One of the proposed hypotheses according to which KBs may affect appetite is by acting on ghrelin. Moesgaard and colleagues shown that high-fat feeding lowers the expression of ghrelin in the stomach as well as the plasma level of ghrelin in C57BL/6J mice [45].
Two different studies showed reduced levels of ghrelin following the administration of ketone esters (KE) to healthy patients. The exact mechanism by which this occurs is not clear, though the concomitant reduction of GLP1 and PPY, or in any case a stability in the levels of these hormones, render the reduction of ghrelin more likely to be the main responsible for the changes in appetite [46,47]. In contrast, in a study by Sumithran et al., ghrelin levels remained constant and leptin levels decreased during ketosis, at which time patients reported a decreased sense of hunger. The absence of the ghrelin peak, associated with a decrease in appetite, reflects the strength of ghrelin as an orexigenic signal [48].
On the other hand, Boden et al., found higher ghrelin levels and decreased leptin levels in patients undergoing LCD which reported a preserved appetite but who still spontaneously reduced calorie intake. This suggests that the “satiating” effect of KDs goes beyond the conventional action of these hormones but is rather mediated by a concomitant reduction in insulin levels, observed in the study [47].
Putting ghrelin and leptin aside, Chearskul et al. hypothesized that the mechanism by which patients in a state of ketosis, reported less hunger is due to the fact that CCK and FFA levels were maintained at the same levels during ketosis as before the diet and then suffered a decline upon carbohydrates reintroduction, a period in which patients complained of a new increase in appetite [49].
Similar findings showed a spontaneous reduction in food intake during KDs, thought the exact mechanism was not investigated [50]. Johnstone et al. suggested that the difference between fat or carbohydrates intake could be the principal reason for less hunger in the study group, being the amount of protein intake equal with the control group [51].
Controversially, Nickols-Richardson imputed the higher protein amount as responsible for the reduction in hunger [52].
Additionally, it has been hypothesized a potential positive effect on mood exerted by KBs. In this regard, Burley et al. reported a reduction in hunger, irritability and urge to eat during the second week of VLCKD and the post diet week in eight obese women following VLCKD; while Johnston et al. reported a rise in satisfaction in 20 healthy man following a high protein-low fat diet [51,53].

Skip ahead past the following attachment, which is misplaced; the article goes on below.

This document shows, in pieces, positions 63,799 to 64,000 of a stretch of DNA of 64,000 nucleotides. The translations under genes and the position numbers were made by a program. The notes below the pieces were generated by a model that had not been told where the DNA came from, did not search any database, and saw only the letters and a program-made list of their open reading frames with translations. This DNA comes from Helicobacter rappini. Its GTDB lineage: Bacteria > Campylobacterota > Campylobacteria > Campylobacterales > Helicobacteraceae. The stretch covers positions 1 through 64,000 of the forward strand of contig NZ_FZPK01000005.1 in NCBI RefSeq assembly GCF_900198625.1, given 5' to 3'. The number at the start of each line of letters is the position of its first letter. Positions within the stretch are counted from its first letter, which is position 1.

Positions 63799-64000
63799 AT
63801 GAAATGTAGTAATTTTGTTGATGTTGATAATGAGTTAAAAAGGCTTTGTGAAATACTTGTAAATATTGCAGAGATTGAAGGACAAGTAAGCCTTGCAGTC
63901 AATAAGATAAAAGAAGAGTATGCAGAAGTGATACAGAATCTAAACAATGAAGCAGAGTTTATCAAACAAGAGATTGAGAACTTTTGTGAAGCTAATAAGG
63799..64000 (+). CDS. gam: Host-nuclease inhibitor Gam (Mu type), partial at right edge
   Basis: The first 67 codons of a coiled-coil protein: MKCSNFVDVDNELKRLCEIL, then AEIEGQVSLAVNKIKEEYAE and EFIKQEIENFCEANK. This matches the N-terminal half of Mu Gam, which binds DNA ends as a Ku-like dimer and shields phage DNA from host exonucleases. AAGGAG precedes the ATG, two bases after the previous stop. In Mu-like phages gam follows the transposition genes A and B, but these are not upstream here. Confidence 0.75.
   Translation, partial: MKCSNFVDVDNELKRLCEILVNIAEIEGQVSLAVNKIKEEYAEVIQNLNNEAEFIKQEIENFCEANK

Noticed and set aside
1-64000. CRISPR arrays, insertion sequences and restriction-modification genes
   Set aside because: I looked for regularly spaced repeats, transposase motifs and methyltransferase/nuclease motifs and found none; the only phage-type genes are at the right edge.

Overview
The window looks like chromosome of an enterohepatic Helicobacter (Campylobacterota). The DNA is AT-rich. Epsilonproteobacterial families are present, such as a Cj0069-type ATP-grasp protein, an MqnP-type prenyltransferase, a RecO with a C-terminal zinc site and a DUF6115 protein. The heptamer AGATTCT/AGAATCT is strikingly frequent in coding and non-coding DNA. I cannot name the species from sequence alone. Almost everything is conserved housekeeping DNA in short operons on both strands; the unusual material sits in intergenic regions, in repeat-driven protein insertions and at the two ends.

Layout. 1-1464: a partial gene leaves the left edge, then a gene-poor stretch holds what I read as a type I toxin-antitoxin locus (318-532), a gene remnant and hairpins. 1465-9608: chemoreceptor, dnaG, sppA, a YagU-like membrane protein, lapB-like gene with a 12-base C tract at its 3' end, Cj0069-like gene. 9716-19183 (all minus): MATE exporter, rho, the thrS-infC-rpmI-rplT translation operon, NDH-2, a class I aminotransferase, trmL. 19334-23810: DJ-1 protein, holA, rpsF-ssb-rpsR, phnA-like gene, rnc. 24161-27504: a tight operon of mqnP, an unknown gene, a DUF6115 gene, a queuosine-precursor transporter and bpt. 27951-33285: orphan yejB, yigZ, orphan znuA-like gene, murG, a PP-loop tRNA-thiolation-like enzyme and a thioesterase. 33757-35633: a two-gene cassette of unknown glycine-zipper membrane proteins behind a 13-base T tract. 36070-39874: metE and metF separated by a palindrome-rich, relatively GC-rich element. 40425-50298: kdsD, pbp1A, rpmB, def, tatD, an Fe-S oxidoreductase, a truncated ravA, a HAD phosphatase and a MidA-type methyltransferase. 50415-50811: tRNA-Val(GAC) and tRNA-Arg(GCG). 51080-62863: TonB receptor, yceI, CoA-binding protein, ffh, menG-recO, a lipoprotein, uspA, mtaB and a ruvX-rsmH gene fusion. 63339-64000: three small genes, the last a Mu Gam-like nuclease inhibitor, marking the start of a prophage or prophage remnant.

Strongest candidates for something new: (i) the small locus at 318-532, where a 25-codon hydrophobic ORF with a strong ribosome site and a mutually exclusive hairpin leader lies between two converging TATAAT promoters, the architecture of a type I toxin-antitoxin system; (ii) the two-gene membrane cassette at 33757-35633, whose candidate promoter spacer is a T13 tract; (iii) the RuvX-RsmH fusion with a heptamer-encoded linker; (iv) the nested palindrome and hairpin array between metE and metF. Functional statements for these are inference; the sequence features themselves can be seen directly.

Finally, Johnston et al., found no difference in hunger levels in obese patients following a LCKD vs. obese patients following a non-ketogenic diet, moreover the non-ketogenic group reported higher feeling of vigor-activity [51].
In summary, most of the studies in the literature on both humans and mice report that the ketogenic diet is associated with a reduction in appetite, probably mediated by an increase in ghrelin levels and a reduction in leptin levels. Similar results have been obtained following administration of KEs. Further studies are needed to assess the direct action of KBs on appetite.

3.3. Effect of the KD on Sleep Quality and Duration

As far as chrono-nutrition is concerned, one aspect that must be taken into consideration is the quality of sleep. Sleep–wake cycles influence circadian rhythmicity and feeding behavior. Different genes involved in metabolism show an altered transcription along with the modification of sleep patterns [54].
Clinical studies illustrated how circadian misalignment and sleep restriction were correlated with changes in glucose tolerance and insulin sensitivity, and therefore with a higher risk of developing diabetes and metabolic syndrome [55,56,57,58].
On the other hand, feeding behavior does influence sleep structure [59]. The consumption of certain nutrients and the adhering to certain dietary regimens can improve or disrupts sleep outcomes, probably due to a dietary influence on serotonin and melatonin activity. A study comparing the effect of carbohydrate-based meals with higher or lower glycemic index on sleep quality showed that the high-glycemic index meal resulted in a significant shortening of sleep onset latency and was most effective when consumed four hours before bedtime. This could be due to the fact that dietary carbohydrate intake increases the plasma concentration of tryptophan, a precursor of serotonin, and appears to induce sleep [60].